Pakistan on Sunday expressed concern at the plight of Rohingya Muslims in Myanmar, a community facing serious human rights violations allegedly by the state authorities.
A statement issued by the Foreign Office (FO) said the country expresses serious concerns at the plight of Rohingya Muslims and demands the Myanmar government to investigate the killings and displacement of Rohingya community.
The FO also said Myanmar should take strict action against those responsible for attacking Rohingya Muslims.
More than 2,600 houses have been burned down in Rohingya-majority areas of Myanmar’s northwest in the last week, the government said on Saturday, in one of the deadliest bouts of violence involving the Muslim minority in decades.
Meanwhile, about 58,600 Rohingya have fled into neighbouring Bangladesh from Myanmar, according to UN refugee agency UNHCR, as aid workers there struggle to cope.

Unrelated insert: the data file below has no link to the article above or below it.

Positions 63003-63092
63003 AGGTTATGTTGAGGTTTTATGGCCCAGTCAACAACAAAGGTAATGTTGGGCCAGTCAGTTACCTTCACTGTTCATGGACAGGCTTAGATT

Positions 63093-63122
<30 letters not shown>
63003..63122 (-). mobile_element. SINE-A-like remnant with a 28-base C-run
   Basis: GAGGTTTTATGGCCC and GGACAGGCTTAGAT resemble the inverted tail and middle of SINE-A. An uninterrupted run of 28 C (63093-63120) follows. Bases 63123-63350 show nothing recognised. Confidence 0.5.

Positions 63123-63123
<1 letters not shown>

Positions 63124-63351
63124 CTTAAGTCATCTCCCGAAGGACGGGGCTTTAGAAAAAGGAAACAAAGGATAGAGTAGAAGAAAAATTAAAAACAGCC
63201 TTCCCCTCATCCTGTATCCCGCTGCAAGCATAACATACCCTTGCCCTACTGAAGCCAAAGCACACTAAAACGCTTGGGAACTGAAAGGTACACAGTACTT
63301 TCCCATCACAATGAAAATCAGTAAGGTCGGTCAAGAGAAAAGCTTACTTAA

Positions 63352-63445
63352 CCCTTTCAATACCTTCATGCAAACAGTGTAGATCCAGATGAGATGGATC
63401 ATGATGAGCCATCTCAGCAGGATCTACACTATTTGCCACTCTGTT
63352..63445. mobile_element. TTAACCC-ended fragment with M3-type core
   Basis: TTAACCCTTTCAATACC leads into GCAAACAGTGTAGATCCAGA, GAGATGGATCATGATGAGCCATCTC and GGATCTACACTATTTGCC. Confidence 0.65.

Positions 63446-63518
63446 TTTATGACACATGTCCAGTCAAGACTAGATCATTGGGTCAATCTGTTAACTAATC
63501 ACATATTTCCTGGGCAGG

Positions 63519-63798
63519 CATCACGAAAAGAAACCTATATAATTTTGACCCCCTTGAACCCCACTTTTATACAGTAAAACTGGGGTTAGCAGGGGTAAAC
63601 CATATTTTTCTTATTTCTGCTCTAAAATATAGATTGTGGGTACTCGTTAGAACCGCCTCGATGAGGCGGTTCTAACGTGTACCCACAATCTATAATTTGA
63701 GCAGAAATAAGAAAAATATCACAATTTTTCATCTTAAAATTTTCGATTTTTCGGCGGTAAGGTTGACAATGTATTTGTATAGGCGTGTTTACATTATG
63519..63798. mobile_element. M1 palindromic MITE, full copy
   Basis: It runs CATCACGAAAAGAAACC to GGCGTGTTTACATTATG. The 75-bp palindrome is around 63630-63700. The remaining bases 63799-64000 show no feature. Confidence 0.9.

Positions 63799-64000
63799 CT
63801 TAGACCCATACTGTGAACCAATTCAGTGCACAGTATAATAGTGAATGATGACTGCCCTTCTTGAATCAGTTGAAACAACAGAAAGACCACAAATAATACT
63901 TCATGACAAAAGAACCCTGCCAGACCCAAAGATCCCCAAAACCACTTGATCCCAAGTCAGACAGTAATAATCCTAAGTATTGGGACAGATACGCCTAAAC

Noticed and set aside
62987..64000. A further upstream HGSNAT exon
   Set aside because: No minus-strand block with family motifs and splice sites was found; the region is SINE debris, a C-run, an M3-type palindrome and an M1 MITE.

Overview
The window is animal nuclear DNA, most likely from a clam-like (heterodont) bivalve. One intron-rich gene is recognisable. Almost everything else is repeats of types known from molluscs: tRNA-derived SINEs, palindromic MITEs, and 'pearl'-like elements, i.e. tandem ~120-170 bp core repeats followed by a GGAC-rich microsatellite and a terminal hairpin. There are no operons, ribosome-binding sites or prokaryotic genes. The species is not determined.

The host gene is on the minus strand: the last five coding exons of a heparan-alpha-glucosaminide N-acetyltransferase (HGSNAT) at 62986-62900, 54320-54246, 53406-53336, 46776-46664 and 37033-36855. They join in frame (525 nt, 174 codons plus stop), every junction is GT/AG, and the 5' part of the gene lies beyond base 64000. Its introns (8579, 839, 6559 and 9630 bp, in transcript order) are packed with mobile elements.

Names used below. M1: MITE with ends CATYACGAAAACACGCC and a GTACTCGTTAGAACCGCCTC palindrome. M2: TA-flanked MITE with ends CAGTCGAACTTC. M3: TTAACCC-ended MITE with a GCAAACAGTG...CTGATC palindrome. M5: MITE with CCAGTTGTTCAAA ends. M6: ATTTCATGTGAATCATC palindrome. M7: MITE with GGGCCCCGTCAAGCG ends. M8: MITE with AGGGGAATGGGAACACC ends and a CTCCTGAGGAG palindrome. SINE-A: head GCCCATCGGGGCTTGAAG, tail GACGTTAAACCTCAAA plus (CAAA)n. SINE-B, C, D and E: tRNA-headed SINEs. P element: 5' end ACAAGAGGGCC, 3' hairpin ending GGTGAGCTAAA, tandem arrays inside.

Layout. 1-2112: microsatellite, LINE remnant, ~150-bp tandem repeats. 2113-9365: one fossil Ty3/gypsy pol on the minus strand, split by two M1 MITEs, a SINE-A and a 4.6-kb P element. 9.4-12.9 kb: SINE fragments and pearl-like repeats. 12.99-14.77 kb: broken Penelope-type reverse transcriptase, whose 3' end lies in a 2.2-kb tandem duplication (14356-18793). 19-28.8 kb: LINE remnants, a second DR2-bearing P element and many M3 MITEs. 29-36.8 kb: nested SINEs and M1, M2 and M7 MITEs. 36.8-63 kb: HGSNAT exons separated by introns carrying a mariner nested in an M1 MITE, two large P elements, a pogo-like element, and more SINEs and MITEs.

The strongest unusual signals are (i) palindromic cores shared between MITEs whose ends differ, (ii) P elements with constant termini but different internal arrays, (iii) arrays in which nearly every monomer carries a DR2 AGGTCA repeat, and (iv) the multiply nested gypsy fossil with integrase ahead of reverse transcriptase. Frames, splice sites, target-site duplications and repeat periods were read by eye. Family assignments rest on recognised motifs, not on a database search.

Myanmar officials blamed the Arakan Rohingya Salvation Army (ARSA) for the burning of the homes. The group claimed responsibility for coordinated attacks on security posts last week that prompted clashes and a large army counter-offensive.
But Rohingya fleeing to Bangladesh say a campaign of arson and killings by the Myanmar army is aimed at trying to force them out.
The treatment of Myanmar’s roughly 1.1 million Rohingya is the biggest challenge facing leader Aung San Suu Kyi, accused by Western critics of not speaking out for the Muslim minority that has long complained of persecution.
The clashes and army crackdown have killed nearly 400 people and more than 11,700 “ethnic residents" have been evacuated from the area, the government said, referring to the non-Muslim residents.
Human Rights Watch, which analysed satellite imagery and accounts from Rohingya fleeing to Bangladesh, said the Myanmar security forces deliberately set the fires.
"New satellite imagery shows the total destruction of a Muslim village, and prompts serious concerns that the level of devastation in northern Rakhine state may be far worse than originally thought,” said the group's deputy Asia director, Phil Robertson.